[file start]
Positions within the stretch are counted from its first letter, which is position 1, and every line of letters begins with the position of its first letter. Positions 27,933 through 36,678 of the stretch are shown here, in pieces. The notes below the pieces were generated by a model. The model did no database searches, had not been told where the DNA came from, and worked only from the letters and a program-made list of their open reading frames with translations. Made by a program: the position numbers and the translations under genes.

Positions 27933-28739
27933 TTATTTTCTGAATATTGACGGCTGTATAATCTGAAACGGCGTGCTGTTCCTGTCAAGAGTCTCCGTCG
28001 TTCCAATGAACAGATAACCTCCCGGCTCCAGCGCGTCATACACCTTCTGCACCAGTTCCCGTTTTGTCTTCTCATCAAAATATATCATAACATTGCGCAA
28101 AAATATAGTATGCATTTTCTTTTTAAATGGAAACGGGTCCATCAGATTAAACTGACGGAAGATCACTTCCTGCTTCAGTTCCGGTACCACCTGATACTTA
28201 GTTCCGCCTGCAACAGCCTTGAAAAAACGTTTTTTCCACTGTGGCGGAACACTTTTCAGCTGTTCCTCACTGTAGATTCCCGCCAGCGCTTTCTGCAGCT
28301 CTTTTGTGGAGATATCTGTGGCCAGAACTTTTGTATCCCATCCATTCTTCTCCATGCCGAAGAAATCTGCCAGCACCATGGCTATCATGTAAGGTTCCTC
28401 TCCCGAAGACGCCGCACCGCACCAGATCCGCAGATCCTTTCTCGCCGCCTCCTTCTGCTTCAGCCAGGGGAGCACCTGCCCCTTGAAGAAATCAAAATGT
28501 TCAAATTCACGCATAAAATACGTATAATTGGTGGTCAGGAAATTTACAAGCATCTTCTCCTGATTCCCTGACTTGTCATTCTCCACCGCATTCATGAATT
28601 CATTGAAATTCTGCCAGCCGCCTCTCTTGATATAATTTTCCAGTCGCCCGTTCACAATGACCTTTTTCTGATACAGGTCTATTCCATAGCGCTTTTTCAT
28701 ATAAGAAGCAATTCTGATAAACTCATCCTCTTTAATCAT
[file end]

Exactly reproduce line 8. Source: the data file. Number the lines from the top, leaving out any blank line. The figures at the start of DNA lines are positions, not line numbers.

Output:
28401 TCCCGAAGACGCCGCACCGCACCAGATCCGCAGATCCTTTCTCGCCGCCTCCTTCTGCTTCAGCCAGGGGAGCACCTGCCCCTTGAAGAAATCAAAATGT